• Characteristics: Double ikat technique, intricate geometric patterns, and motifs symbolizing harmony and balance.

Modern Collaborations and Innovations

Contemporary Designer Collaborations

  • Notable Designers: Sabyasachi Mukherjee, Anita Dongre, Rahul Mishra, Himanshu Shani, Aneeth Arora.
  • Impact: Infusion of traditional techniques with modern design sensibilities, global appeal, and preservation of craft heritage.

Ethical Practices and Sustainability

  • Fair Trade: Ensuring fair wages and ethical working conditions.
  • Sustainable Practices: Organic farming, natural dyes, and eco-friendly materials to reduce environmental impact.


Economic Empowerment

  • Livelihoods: Weaving provides sustenance and economic empowerment to countless artisans and their families.
  • Market Access: Collaborations with designers open new domestic and international markets for traditional weavers.

Cultural Identity

  • Preservation: Ensuring the transmission of weaving techniques and cultural heritage to future generations.
  • Global Appreciation: Reinforcing pride and identity within weaving communities through global recognition and appreciation.

Challenges Faced by Weavers

  • Market Demand: Adapting to changing market demands and competition from mass-produced textiles.
  • Artisan Population: Decline in the number of skilled weavers.

Sustainability Concerns

  • Environmental Impact: Need for sustainable practices to reduce reliance on harmful chemicals and minimize waste.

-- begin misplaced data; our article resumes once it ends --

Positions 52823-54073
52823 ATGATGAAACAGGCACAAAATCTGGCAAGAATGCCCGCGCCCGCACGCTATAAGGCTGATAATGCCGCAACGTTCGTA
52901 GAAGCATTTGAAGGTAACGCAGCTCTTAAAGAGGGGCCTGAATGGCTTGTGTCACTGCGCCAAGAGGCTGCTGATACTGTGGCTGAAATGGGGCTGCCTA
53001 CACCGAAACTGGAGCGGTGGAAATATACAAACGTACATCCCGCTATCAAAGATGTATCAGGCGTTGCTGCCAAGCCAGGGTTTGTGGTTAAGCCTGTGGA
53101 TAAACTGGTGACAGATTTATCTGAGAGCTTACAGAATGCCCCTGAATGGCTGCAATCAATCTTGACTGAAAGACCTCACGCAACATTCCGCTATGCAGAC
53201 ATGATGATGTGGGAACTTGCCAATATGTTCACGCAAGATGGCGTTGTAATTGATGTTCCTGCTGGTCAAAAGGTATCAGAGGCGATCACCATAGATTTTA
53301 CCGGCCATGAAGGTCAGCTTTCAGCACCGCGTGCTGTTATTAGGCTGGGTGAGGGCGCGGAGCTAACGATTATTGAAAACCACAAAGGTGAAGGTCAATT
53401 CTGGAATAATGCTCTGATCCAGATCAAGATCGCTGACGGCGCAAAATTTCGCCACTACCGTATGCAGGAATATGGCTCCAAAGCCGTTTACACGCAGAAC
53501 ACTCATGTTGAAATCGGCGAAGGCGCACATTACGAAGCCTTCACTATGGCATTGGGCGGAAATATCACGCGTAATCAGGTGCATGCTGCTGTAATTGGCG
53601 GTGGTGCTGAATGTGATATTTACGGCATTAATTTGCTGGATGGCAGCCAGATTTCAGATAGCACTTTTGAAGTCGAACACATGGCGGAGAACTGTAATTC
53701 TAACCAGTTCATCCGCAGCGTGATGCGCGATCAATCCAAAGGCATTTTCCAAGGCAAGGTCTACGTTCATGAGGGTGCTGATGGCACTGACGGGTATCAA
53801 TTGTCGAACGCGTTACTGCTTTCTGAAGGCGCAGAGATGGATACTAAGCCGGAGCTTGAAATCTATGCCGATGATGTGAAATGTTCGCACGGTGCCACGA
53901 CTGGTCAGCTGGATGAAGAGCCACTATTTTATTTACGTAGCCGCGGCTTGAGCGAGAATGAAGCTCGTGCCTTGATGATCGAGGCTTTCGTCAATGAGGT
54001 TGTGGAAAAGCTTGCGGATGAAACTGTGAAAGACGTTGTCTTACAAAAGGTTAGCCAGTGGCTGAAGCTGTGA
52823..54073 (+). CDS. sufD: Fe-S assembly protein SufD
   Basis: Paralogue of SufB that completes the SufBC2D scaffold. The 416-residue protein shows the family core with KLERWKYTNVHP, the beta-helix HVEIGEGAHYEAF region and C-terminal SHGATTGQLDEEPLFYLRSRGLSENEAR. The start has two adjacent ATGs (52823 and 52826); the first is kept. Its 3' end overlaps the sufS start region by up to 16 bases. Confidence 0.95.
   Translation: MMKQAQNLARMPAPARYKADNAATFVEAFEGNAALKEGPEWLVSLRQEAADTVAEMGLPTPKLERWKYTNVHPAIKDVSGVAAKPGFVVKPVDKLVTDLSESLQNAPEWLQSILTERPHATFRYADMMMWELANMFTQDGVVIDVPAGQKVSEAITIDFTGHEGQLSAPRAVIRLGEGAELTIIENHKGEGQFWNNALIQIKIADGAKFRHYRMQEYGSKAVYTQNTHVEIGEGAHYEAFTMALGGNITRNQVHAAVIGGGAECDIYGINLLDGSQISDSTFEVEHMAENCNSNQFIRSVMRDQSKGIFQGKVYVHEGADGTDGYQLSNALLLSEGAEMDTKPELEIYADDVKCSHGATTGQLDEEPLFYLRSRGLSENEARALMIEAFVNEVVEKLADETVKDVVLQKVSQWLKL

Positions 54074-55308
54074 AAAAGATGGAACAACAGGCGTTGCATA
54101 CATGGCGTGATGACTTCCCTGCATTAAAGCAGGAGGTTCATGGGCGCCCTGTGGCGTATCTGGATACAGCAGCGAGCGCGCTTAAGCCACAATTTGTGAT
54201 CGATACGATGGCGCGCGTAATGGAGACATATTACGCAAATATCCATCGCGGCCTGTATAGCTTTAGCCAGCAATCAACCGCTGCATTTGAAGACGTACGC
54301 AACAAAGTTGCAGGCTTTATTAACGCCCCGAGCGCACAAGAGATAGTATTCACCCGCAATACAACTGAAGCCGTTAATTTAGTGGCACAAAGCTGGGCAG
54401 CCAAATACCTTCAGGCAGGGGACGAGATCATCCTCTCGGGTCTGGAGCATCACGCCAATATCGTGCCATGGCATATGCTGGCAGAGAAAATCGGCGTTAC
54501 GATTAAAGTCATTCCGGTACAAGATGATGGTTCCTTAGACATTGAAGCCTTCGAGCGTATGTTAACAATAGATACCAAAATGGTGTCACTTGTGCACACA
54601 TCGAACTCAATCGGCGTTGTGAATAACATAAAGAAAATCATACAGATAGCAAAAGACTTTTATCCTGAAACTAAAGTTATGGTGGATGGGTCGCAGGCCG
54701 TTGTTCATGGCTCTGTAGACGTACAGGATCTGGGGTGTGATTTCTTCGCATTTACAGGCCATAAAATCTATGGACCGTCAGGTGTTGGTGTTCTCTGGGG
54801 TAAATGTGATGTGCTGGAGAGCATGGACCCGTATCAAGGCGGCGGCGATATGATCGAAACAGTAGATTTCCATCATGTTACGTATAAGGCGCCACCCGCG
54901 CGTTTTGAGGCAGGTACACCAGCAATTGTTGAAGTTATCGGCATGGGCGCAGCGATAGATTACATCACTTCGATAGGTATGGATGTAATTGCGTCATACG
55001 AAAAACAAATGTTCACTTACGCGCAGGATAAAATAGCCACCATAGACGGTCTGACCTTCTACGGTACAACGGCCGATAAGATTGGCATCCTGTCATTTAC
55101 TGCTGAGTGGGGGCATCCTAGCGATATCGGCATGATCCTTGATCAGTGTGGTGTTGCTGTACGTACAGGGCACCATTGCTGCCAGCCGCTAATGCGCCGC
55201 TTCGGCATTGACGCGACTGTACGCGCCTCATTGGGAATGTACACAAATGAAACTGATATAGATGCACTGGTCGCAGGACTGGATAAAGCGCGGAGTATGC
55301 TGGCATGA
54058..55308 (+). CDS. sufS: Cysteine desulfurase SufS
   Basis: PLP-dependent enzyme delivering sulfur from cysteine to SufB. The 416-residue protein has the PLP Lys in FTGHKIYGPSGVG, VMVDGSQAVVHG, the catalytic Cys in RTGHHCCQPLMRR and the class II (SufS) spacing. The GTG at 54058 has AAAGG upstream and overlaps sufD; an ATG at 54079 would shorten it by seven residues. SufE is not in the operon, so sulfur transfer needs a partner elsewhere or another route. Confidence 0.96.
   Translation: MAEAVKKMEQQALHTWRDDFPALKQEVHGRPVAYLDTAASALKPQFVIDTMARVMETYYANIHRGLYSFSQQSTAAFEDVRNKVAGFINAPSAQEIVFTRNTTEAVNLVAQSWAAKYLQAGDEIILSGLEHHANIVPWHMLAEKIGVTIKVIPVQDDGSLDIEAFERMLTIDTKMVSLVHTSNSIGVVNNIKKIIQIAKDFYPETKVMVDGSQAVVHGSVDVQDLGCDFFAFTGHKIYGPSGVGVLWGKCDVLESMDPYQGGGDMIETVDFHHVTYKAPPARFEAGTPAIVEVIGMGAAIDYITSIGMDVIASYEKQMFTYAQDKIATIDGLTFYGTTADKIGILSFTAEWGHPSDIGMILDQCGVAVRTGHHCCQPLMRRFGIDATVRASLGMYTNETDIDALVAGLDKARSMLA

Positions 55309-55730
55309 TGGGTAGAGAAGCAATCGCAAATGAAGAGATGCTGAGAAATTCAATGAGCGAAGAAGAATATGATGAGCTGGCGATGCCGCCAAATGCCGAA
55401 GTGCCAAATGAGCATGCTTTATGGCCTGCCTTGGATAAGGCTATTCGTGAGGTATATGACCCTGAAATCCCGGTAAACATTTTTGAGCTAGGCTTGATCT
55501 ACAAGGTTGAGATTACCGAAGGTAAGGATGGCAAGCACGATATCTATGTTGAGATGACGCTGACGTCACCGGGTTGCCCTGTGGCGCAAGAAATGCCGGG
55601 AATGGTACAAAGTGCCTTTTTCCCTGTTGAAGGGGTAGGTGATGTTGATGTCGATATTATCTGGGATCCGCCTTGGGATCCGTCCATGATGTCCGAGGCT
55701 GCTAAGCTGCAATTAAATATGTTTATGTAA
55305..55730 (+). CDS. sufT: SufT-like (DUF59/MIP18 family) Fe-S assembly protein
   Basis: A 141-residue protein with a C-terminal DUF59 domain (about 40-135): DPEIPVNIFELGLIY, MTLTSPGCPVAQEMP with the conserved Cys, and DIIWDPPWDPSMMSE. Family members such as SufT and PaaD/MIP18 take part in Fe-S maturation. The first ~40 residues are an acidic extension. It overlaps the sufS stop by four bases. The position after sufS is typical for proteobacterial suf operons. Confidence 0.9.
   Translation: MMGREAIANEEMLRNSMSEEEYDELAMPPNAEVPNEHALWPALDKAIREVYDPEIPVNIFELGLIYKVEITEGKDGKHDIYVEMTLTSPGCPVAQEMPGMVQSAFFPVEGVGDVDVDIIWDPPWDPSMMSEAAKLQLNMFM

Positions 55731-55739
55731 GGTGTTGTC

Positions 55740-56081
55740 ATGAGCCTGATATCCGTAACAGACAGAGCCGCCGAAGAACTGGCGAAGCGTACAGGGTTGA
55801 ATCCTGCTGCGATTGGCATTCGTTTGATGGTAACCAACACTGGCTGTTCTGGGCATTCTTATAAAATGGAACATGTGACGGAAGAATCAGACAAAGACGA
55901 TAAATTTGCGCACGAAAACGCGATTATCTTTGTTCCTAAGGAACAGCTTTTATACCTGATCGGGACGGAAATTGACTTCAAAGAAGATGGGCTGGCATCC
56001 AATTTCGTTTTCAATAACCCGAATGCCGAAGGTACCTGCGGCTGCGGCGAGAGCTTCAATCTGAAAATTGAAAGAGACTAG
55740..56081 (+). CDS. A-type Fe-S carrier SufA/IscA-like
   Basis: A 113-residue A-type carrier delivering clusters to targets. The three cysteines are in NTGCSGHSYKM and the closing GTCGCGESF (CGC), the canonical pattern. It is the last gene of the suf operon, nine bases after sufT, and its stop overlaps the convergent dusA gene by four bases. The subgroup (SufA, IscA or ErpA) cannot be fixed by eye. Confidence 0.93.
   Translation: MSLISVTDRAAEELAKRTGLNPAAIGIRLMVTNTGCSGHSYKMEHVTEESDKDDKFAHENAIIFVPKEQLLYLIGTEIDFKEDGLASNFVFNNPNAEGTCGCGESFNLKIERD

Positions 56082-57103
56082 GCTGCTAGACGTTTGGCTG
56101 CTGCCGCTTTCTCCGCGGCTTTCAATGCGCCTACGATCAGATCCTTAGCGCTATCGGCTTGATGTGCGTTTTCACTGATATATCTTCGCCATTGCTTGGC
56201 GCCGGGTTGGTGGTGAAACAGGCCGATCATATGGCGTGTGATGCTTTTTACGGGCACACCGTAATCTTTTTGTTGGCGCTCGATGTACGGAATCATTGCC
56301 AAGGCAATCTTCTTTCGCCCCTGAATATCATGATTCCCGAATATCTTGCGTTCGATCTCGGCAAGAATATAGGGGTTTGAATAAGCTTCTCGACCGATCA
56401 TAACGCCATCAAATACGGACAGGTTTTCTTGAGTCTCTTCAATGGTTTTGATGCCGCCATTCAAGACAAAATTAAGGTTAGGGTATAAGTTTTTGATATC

Capacity Building and Skill Development

  • Training Programs: Workshops and training programs to enhance technical skills and knowledge exchange.
  • Entrepreneurial Skills: Capacity building to adapt to evolving market trends and enhance business opportunities.

Supportive Policies and Initiatives

  • Government Support: Policies to promote traditional crafts and provide financial aid to weaving communities.
  • Collaborative Platforms: Creating platforms for collaboration between traditional artisans and contemporary designers.


  • Weaving in India is more than just a craft; it embodies the nation’s traditions, history, and values. 
  • Through centuries of cultural exchange and modern collaborations, Indian textiles continue to evolve, preserving the timeless beauty and craftsmanship of the country’s rich weaving heritage. 
  • By addressing current challenges and fostering innovation, the future of Indian weaving remains vibrant and resilient, ensuring its legacy for generations to come.

3. Indian Weaves Promoting Sustainability